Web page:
Structuring your own Accounting Firm

Author: Peter Johnson | Founder at AuditMatch

Two accountants went into business together.  We will call them Peter & Chloe.  They felt they were very competent and decided that their structure would be a company owned by two family trusts.  Afterall many accountants choose this structure.  They would be subject to the personal exertion income rules initially but as their business grew they would take on staff and would be able to stream profits through their trusts. 

As the years went by their business grew to having a fee base of more than one million dollars.  Not bad from starting from scratch.

Peter & Chloe remained good friends as well as business partners and were very happy with the way things were going.

Peter eventually found a wonderful new life partner and wanted to move away from the local area.  Peter and Chloe decided that it was best to split their practice into two and take half each.  Chloe was happy to take over the local office on her own.

They now had a business worth $1 million.  They had shares and the company owned the goodwill.  So how could they do the split?

First, Peter thought he could set up a new company and transfer half of the goodwill to that company.  The problem here was that the first company made a capital gain on the goodwill of $500,000 and that gain has to be dealt with.  It would require a contribution to super for both Peter and Chloe so it wasn’t really a good solution.  It would also leave Chloe with a capital profits reserve that would need to be dealt with in the future.  They could  not have the company making a capital gain.  Even though it would have access to the Small Business Concessions

What if Peter was to sell his shares in the Company to Chloe?  Sure, but then the goodwill is still in the company.  Peter would make a capital gain but could roll that over by buying the $500,000 worth of goodwill off the company but then still the company has a capital gain and would  have to put money in super for Chloe or it would have to pay tax on the capital gain.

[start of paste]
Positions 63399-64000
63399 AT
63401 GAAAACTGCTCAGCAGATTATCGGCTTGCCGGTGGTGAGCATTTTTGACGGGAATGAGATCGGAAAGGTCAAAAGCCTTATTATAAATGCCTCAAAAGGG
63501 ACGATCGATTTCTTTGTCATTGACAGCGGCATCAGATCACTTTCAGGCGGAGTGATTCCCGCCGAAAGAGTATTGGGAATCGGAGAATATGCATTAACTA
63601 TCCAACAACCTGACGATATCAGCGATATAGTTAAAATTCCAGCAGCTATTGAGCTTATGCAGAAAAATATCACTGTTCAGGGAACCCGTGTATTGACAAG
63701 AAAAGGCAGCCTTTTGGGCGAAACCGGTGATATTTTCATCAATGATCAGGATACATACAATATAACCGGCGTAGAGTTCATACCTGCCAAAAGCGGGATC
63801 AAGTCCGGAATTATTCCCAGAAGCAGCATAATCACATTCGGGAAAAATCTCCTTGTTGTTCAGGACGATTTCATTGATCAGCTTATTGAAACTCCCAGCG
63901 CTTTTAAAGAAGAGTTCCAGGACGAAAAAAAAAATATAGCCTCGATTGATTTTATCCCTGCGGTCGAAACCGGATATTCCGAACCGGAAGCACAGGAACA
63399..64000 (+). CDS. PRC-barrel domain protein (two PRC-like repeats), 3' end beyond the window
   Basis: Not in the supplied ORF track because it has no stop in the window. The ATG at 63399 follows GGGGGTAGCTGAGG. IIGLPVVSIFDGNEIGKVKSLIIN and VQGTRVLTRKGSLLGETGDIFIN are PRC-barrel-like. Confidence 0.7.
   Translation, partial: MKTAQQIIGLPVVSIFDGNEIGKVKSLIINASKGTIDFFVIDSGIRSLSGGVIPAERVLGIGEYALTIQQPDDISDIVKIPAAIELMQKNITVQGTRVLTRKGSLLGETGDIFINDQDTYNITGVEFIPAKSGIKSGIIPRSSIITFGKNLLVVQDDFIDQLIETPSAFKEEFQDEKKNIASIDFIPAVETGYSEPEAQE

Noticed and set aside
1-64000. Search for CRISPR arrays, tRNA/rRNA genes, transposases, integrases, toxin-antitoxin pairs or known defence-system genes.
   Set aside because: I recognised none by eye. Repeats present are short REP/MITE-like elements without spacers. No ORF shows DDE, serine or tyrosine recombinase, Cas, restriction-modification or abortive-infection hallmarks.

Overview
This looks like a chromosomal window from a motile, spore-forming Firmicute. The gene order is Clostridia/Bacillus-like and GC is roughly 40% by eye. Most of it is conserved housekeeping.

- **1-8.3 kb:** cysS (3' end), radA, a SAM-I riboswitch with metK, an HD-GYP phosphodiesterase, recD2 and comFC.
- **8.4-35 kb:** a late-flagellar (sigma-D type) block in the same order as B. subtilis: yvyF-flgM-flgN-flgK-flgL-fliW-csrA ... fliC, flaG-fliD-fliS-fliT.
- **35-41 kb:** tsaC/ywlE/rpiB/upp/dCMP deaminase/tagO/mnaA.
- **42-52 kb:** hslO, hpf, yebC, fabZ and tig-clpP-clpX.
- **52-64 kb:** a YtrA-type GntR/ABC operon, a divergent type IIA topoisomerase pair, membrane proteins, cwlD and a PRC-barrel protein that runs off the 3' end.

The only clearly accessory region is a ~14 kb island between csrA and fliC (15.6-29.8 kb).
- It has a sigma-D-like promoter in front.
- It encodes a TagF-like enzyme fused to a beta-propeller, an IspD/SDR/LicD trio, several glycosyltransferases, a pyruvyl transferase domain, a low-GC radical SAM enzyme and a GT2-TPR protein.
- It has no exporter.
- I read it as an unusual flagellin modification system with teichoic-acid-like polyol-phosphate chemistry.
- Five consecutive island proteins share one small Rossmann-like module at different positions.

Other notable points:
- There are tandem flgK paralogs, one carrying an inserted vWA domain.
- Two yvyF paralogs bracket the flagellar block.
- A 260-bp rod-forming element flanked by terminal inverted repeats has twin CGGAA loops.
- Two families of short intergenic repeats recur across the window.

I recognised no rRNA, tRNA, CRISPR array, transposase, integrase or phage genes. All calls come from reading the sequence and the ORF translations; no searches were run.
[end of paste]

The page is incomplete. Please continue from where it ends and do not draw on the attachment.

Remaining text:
There only option was to see if they could restructure the business and roll the goodwill from the company to a partnership of the two family trusts.  The problem with this is that they would not have access to the Safe Harbour rule because they wouldn’t be continuing to use this structure for the next two years. They would at least need to apply for a private ruling to ensure that the relief was available to them and this process could take a long time.  The ATO may consider this a tax saving scheme rather than a genuine restructure.

The moral of the story here is that professional practices need a lot of thought when you decide what structure to use.  We also know that rarely do they stay together forever and the idea of the partnership splitting should always be in the front of your mind when you are going into business with one or more partners.

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Content and references are the author’s own work and may not reflect the views of A Country Practice Accountants Group.